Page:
The 2018 East Africa Floods were a natural disaster in Kenya, Ethiopia, Uganda, Rwanda, Somalia, Djibouti, and Burundi affecting millions of people. They began when excessive rains began falling in March 2018 following a year of severe drought, leading to massive flooding, landslides, and the failure and overflow of several dams. Record rainfall was recorded in several areas, surpassing various records set during the 1950s and during the 1997–98 El Niño event. Nearly 500 people have lost their lives while hundreds of thousands of others have been displaced.
Severe storm events in Sydney are not uncommon and would include hail storms, wind storms, and flash flooding from rain caused either by East coast lows or ex-tropical cyclone remnants. East coast lows are low pressure depressions that can bring significant damage by heavy rain, cyclonic winds and huge swells. Sydney is rarely affected by cyclones, although remnants of ex-cyclones do affect the city.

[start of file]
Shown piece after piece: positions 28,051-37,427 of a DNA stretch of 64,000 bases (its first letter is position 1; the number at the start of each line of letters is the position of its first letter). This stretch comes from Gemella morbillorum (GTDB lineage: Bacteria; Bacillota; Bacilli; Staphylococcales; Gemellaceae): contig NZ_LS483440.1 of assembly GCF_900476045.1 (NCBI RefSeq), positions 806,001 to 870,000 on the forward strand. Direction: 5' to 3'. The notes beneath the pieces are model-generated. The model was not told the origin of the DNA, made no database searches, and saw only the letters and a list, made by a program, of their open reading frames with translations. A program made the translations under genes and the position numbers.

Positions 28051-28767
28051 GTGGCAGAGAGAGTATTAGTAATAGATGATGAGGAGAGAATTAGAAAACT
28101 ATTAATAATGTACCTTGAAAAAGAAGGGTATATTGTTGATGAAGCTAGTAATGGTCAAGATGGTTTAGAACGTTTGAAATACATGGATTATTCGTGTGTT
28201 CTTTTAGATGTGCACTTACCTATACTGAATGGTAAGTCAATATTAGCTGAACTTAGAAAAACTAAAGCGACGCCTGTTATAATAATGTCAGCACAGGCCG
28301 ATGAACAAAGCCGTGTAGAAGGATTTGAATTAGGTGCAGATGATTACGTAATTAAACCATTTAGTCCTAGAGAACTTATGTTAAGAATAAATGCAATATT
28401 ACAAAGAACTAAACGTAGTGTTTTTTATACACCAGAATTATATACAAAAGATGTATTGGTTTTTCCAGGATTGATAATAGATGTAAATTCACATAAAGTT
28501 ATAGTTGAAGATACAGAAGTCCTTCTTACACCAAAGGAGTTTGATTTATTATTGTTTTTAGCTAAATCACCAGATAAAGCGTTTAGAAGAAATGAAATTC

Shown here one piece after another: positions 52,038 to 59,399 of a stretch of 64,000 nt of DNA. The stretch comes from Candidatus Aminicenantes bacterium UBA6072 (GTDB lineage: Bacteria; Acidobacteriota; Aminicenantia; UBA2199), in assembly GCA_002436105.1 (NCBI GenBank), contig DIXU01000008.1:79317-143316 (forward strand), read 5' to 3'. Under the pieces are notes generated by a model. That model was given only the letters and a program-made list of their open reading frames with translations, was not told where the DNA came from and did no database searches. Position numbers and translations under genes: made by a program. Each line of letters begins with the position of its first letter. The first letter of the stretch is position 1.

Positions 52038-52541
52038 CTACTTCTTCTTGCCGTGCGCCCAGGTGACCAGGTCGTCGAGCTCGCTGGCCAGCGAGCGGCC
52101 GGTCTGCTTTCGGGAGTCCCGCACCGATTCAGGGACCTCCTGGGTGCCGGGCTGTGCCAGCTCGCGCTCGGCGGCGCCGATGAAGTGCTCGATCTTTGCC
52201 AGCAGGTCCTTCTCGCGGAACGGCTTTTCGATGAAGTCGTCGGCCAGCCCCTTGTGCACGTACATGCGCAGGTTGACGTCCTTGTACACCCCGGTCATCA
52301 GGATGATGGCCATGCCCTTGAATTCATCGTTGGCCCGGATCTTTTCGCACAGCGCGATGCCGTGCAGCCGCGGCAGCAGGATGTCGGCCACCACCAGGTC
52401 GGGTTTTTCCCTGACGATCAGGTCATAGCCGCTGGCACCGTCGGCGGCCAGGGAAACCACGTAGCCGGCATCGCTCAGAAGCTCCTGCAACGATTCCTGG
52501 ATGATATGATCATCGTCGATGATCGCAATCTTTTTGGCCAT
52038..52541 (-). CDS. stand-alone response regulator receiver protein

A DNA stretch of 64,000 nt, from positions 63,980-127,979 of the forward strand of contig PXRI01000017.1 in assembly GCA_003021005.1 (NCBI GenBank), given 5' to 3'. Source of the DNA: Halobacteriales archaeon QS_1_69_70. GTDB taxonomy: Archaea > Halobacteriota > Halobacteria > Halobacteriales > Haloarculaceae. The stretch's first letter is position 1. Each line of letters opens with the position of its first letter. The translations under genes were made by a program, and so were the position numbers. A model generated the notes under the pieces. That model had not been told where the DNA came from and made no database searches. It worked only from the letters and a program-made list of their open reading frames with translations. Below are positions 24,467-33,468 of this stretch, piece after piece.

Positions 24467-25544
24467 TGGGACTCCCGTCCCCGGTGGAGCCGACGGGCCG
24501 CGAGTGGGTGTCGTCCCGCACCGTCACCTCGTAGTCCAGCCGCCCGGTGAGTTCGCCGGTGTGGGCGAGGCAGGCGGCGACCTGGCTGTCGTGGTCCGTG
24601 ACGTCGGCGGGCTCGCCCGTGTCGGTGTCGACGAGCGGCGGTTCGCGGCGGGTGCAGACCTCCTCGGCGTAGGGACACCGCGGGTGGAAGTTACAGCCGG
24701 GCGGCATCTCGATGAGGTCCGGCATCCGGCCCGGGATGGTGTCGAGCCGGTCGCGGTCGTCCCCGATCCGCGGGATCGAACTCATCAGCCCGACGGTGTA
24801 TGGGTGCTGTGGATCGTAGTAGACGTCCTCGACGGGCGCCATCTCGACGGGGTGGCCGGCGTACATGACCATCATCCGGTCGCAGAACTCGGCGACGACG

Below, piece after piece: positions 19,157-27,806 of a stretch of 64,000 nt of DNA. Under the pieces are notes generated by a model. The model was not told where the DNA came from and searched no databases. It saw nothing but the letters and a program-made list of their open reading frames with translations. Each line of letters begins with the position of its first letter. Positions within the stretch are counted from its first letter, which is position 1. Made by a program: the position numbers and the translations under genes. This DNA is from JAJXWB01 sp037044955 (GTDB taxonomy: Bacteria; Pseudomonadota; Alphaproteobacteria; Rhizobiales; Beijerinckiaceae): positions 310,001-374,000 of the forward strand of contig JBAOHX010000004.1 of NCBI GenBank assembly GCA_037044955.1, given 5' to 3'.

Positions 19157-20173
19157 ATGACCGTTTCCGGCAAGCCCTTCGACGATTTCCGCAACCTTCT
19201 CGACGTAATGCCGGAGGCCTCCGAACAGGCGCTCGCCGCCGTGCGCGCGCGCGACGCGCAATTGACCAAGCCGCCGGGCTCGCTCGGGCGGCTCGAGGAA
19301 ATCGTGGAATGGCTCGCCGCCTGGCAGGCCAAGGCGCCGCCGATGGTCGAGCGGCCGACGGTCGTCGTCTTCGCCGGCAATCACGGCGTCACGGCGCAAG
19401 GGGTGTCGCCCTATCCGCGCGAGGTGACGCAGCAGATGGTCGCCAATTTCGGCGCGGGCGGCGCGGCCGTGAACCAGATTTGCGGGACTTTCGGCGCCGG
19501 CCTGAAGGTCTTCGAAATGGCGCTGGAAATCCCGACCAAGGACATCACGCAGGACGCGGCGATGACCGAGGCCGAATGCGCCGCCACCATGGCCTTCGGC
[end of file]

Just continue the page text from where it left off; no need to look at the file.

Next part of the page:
The 2020 East Africa floods were a natural disaster in Rwanda, Kenya, Somalia, Burundi, Ethiopia, Uganda, Democratic Republic of Congo, Djibouti and Tanzania, affecting at least 700,000 people. They began when excessive rains began falling in March, leading to massive flooding and landslides. They caused more than 430 deaths, notably in Kenya and Rwanda.
Lower Otay Dam washed out completely in the 1916 Hatfield flood.
Sweetwater Dam was damaged in the 1916 Hatfield Flood but did not fail.